Strange bedfellows: Ideology trumps defense of ethnic, religious and minority rights
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By James M. Dorsey
A global rise of nationalist and populist tendencies has not only given anti-migrant, Islamophobic, anti-Semitic and racist tendencies a new lease on life, but opened the door to alliances between groups that once would have had nothing to do with one another.
Developments in Israel, Indonesia and Germany suggest renewed nationalism and populism is in some cases redefining how states perceive concepts of national interest and purpose and how religious and ethnic communities seek to shield themselves against discrimination, persecution and/or extremism.
The redefinition was no more evident than when Israel, founded as a safe haven for Jews irrespective of creed, sect or political belief, sided against its own ambassador with authoritarian Hungarian President Victor Orban, ain denouncing billionaire left-wing philanthropist George Soros, a survivor of the Holocaust.
In doing so, Israel, founded on the belief that Jews needed a state to shield themselves against discrimination and persecution rooted in anti-Semitic prejudice and racism that has been endemic in Christian culture,, determined to subvert the established order and dilute the white, Christian nature of societies through immigration.
Israel’s acknowledgement of the redefinition of its raison d’etre came in response to a Facebook posting by Yossi Amrani, the Jewish state’s representative in Hungary. Responding to anti-immigration billboards depicting a smiling Mr. Soros with the slogan, ‘Let's not let Soros have the last laugh,’ Mr.
Israel’s foreign ministry, days before a visit to Hungary by prime minister Benyamin Netanyahu, rather than taking a firm stand on rising anti-Semitism, effectively defined the Jewish state’s interest as joining Mr. Orban in denouncing a Jew.
As a result, Israel, despite seeing itself as theand the protector of Jewish rights, opted for denouncing a Jew together with a leader whose policies over alleged breaches of the European Union's core values, including minority rights.
“In no way was the (ambassador’s) statement meant to delegitimize criticism ofby funding organizations that defame the Jewish state and seek to deny it the right to defend itself,” the ministry said.
The implicit message, likedespite its law of return that grants anyone who is Jewish a right to citizenship, was that Israel rather than being the potential home of all Jews was a home only to those who support the government’s policies.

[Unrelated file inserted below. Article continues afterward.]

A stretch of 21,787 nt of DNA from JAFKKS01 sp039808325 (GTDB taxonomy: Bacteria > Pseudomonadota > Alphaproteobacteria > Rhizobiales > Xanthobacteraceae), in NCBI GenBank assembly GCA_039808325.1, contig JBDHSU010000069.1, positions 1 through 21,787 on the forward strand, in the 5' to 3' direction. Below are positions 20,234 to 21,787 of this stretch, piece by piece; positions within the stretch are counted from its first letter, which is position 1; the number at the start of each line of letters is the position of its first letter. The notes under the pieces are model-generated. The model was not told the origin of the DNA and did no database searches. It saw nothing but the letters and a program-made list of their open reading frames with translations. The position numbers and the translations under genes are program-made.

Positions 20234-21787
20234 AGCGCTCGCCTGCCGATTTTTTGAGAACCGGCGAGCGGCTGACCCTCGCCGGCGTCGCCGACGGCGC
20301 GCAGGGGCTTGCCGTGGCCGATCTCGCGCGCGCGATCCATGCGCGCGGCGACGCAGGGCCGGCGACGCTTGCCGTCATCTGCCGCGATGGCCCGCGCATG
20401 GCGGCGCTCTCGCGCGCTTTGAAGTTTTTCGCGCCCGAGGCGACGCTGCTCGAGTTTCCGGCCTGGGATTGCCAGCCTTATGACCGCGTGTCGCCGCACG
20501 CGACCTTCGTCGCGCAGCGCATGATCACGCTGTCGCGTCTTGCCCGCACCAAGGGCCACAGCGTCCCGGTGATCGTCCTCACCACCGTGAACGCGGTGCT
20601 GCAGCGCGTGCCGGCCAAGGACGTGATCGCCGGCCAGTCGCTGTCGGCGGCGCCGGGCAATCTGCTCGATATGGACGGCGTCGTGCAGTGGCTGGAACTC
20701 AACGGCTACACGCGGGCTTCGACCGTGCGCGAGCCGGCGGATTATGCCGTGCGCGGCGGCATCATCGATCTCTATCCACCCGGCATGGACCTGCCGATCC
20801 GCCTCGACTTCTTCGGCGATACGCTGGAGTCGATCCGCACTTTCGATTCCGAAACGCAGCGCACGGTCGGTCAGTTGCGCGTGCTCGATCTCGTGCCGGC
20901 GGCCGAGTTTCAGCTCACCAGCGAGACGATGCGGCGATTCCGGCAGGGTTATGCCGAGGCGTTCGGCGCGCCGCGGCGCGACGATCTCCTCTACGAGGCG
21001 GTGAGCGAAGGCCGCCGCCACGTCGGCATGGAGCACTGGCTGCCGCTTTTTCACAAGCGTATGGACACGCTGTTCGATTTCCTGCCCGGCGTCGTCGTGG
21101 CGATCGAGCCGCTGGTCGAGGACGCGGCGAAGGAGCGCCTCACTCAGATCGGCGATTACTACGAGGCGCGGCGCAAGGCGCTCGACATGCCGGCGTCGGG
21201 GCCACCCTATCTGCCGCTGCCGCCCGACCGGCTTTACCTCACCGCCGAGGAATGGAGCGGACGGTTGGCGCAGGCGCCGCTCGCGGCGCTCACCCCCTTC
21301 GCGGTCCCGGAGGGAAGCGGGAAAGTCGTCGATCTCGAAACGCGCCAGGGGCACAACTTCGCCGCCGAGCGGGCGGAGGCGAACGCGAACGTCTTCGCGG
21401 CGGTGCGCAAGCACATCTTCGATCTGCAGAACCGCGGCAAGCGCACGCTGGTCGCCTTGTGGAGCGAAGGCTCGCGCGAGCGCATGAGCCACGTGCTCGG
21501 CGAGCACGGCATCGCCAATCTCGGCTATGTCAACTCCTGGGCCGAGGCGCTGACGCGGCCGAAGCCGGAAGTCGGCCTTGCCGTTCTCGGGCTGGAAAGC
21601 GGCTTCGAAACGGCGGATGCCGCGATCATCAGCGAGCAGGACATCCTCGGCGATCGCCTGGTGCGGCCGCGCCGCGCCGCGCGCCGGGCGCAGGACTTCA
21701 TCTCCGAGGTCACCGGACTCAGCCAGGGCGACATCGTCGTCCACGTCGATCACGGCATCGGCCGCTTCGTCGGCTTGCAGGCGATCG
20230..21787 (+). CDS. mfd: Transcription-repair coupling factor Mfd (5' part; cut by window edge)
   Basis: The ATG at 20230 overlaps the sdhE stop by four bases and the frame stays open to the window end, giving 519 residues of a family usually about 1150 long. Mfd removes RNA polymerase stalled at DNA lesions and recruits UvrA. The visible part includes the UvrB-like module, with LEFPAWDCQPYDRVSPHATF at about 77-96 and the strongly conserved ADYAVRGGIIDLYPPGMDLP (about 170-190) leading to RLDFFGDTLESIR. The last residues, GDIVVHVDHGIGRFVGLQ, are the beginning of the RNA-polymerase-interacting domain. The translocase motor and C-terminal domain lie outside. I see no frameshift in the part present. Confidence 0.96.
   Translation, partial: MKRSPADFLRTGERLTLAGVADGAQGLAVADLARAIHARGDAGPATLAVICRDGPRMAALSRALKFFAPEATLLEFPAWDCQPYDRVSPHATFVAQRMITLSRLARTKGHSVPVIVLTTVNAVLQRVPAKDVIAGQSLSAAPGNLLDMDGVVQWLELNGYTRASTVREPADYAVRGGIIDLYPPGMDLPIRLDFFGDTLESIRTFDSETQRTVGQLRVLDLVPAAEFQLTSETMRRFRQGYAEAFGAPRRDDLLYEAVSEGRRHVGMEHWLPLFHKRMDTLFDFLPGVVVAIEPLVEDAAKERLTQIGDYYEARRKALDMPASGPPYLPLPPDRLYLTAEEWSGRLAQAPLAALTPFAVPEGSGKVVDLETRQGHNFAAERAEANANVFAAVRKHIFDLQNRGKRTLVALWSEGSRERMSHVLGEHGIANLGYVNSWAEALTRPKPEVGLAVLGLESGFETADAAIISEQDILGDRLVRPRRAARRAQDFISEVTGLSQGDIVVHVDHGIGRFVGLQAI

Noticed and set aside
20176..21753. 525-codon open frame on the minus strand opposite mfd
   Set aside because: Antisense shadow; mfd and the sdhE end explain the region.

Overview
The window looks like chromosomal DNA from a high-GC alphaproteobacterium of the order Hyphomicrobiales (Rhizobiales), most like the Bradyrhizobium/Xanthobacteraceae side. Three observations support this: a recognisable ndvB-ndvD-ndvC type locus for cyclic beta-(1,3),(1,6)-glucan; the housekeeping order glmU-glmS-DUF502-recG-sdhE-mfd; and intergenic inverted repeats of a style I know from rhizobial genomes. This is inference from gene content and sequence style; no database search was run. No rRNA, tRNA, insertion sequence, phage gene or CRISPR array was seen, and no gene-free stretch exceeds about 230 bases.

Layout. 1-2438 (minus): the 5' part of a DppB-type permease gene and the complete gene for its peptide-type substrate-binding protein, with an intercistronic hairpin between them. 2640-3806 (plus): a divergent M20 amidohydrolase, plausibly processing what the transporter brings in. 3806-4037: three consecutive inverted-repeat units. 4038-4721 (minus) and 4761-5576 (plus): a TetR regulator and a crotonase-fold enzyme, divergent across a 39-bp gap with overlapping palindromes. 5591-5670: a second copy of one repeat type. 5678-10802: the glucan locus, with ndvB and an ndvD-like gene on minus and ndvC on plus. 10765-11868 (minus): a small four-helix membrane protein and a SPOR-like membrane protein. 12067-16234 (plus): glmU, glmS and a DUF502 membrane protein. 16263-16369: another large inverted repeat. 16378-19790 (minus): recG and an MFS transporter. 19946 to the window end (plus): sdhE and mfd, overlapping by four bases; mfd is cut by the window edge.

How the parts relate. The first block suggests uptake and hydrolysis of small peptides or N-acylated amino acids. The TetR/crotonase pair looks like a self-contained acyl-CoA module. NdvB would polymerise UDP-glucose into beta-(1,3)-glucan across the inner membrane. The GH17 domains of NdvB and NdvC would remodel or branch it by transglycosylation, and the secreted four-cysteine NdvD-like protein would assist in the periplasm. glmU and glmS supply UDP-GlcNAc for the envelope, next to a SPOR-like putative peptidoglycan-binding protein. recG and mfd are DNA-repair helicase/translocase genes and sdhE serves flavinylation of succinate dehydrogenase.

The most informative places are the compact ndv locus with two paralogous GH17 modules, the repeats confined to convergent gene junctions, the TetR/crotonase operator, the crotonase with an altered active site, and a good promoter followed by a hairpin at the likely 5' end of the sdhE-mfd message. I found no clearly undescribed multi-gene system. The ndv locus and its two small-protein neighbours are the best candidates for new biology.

Mr. Netanyahu’s alignment of Israel with right-wing nationalist and populist forces like his support for ultra-orthodox Jewish groups that deny equal rights for less stringent religious trends in Judaism on issues such as marriage, divorce, conversion and prayer at Jerusalem’s Western Wall, are likely to, particularly in the United States.
The wedge, that puts Israel at odds with the Jewish Diaspora, could be deepened by this week’s Democratic Party success in regaining a majority in the US House of Representatives. Jews historically tend to vote Democratic in the US, a stark contrast with Mr. Netanyahu’s growing alliance with right-wing evangelists who.
Many evangelists, however, also believe thatwithout first converting to Christianity.
Israel’s divisive approach to World Jewry is not without its supporters in the Jewish Diaspora. Anti-Muslim and anti-migration sentiments have prompted some Jews to form their own group within Germany’s far-right Alternative for Germany (AfD) political party.
The notion that bigotry and prejudice are the best defense against rising anti-Semitism has meant that.
One AfD leader, Alexander Gauland, described”
To be fair, the issue of rising prejudice and bigotry is not the exclusive perch of right-wing nationalist and populists.and reluctance to put its own house in order.
Moreover, the emergence of strange bedfellows in a world in which ideological affinity replaces defense of a community’s minority rights is not uniquely Israeli or Jewish.
Nahdlatul Ulama, the world’s largest Islamic movements with some 94 million members in Indonesia, in a bid to reform Islam and counter all political expressions of the faith, risks being tainted by itswho would project their alliance as Muslim justification of their perception of the evils of Islam.
Nahdlatul Ulama is not alone in the Muslim world’s opportunistic engagement with the Christian right.
Saudi rulers, who long aligned themselves with a supremacist, intolerant interpretation of Islam thathave discovered that they share with evangelists and fundamentalist Christians, a significant voting bloc in the United States and part of President Donald J. Trump’s support base, conservative family values as well as political interests.
In a first, Saudi crown princethat included Reverend Johnnie Moore, Israel-based evangelical political strategist-turned-novelist Joel Rosenberg, former congresswoman Michele Bachmann; and prominent religious broadcasters.
The jury is out on whether the fallout of the rise of nationalism, populism and extremism heralds a new world in which bigotry and prejudice are legitimized as a defense strategy against discrimination, racism and persecution and an anti-dote to radicalism – a world that would likely prove to be far more divided and polarized and likely increasingly unsafe for minorities on the receiving end.
Dr. James M. Dorsey is a senior fellow at the S. Rajaratnam School of International Studies, co-director of the University of Würzburg’s Institute for Fan Culture, and co-host of the and just published podcast. James is the author of blog, a with the same title and a co-authored volume, as well as